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String Theory: David Foster Wallace on Tennis: A Library of America Special Publication Hardcover – 10 May 2016
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"Wallace's grasp of tennis was truly prodigious. The analytical powers that must have ended up hindering him as a player made him a peerless observer of the sport. He has often been described as the best tennis writer of all time, and these essays don't disabuse that notion." --The Guardian
"Ruminative, digressive, lyrical, funny, sad, sometimes borderline lunatic, these posthumously collected journalistic pieces have all the hallmarks of Wallace's novels. Verbal pyrotechnics and philosophical speculation alternate with pop-culture allusions and Homeric lists." --Washington Post
"Wallace's career was cut tragically short by his death, and so it's a real treat to get our hands on any new insights into his talent... collecting them together like this gives us a chance to admire and analyze his work in a whole new way." --Bustle
"Wallace played the game with all of his person. The same intellectually questing, sensorily hungry spirit is present in his writing about it. The result is a terrific book about a human activity and life outside the lines that trammel it." --The Millions
"[Federer as Religious Experience] has become one of the most celebrated essays from one of the most celebrated writers of the past quarter-century... the scope of Wallace's vision was so magnificent." --Newsweek
"Wallace's essays on tennis, collected here in a remarkable volume, are a mixture of courtside reportage and armchair rumination. 5 stars" --The Telegraph
"It's a winning combination that makes his five essays on tennis, published together for the first time in the new (and very good-looking) Library of America collection, String Theory: David Foster Wallace on Tennis, some of his best." --The London Review Bookshop
"Essentially passionate, insightful, frequently hilarious nature of these pieces, which offer an unparalleled insight into the game of tennis both on a personal and professional level." --Review 31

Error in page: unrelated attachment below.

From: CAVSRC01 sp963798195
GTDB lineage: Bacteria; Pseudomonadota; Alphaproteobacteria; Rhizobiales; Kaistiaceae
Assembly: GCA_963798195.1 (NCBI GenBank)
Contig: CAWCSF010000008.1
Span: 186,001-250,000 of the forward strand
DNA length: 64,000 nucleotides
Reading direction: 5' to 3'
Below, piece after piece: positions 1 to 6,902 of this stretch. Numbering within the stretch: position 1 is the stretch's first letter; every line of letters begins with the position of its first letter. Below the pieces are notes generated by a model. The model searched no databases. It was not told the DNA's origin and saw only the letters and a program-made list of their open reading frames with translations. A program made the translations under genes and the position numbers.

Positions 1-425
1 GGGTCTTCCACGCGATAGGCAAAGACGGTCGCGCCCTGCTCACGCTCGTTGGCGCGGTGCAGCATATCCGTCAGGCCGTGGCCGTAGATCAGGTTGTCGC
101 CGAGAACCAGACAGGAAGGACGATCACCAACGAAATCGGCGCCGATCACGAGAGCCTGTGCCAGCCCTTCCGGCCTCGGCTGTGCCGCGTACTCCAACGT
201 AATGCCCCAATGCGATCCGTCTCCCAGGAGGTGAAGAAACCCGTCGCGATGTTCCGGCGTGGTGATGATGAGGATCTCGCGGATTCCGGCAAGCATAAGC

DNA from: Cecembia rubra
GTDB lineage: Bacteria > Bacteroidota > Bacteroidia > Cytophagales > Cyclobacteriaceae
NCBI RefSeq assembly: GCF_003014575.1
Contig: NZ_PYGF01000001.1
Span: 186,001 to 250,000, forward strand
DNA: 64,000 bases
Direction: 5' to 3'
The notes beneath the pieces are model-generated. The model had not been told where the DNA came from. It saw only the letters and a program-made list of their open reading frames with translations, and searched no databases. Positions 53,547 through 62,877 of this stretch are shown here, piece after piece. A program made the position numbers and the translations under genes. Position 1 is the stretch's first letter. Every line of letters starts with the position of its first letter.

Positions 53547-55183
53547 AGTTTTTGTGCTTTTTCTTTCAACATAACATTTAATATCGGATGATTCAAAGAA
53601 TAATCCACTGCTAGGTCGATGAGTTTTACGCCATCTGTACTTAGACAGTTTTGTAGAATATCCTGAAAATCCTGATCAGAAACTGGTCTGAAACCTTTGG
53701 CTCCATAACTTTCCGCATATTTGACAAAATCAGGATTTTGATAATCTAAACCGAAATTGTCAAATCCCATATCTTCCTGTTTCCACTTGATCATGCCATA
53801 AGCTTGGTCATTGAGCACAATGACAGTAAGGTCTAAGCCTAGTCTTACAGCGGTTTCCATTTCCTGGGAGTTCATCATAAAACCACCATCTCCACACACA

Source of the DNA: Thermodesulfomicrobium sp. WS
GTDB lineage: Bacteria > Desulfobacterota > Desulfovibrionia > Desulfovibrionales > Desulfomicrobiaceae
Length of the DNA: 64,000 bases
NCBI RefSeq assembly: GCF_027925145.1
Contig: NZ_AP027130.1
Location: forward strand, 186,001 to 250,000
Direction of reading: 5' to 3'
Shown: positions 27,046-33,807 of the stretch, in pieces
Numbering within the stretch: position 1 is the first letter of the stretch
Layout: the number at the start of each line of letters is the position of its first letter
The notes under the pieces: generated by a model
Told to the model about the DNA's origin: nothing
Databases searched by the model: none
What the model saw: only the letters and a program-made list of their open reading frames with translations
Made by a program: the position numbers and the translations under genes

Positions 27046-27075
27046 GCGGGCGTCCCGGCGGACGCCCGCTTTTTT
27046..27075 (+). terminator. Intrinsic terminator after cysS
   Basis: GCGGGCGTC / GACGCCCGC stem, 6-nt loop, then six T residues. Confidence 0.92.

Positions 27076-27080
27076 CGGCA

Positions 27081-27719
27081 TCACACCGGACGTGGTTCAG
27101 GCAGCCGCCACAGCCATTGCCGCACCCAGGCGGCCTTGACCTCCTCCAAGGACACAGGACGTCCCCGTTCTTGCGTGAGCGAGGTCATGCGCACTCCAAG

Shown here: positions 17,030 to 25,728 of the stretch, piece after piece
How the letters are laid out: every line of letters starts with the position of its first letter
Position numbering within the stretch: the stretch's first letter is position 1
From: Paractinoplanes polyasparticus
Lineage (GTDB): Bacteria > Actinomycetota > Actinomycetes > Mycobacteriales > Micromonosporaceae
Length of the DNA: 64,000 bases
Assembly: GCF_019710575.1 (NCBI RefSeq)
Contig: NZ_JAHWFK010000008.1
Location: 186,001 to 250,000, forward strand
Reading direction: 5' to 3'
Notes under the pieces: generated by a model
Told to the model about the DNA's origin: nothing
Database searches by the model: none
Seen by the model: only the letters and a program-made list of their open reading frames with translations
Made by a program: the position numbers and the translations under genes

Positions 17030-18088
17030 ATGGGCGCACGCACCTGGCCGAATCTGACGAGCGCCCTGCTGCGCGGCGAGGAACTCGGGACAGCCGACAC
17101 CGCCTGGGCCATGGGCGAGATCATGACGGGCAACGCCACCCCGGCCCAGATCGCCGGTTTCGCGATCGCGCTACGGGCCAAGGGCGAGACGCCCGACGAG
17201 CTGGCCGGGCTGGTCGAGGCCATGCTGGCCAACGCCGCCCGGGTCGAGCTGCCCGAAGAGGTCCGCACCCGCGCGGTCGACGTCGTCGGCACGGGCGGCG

"What makes this collection so valuable for serious tennis fans is the chance to see 'the most beautiful sport there is' through Wallace's eyes. In a nation that often derides tennis as effete because it lacks physical contact, Wallace sees it as manly." --Town and Country
"As often happens in his nonfiction, Wallace's ostensible subject frequently serves as an excuse for, or rather a gateway to, any number of other considerations, some of which, on occasion, will temporarily hijack the essay in question, usurping its original topic. With tennis as the hub in this volume, spokes run out in several directions from essay to essay: to mathematics, to finance and commerce, to meteorology and geography, to celebrity culture and the ethos of entertainment, to Greek tragedy, to mysticism. It's all in the game." --3am Magazine
About the Author
David Foster Wallace (1962 2008) was born in Ithaca, New York, in 1962 and raised in Champaign-Urbana, Illinois, where in his teens he was a regionally ranked junior tennis player. His works include Infinite Jest, Girl with Curious Hair, Brief Interviews with Hideous Men, Oblivion, A Supposedly Fun Thing I ll Never Do Again, and Consider the Lobster. His final novel, The Pale King, was posthumously published in 2011.
John Jeremiah Sullivan is one of America s leading practitioners of the long-form magazine profile, with work appearing in The New York Times Magazine (where he is a staff writer), Harper's (of which he is a contributing editor), The New Yorker, New York, Oxford American, GQ, and other magazines. He is the author of Blood Horses: Notes of Sportswriter's Son and Pulphead.
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This is a book I will read over and over. It needs to be up there with great books about sport.
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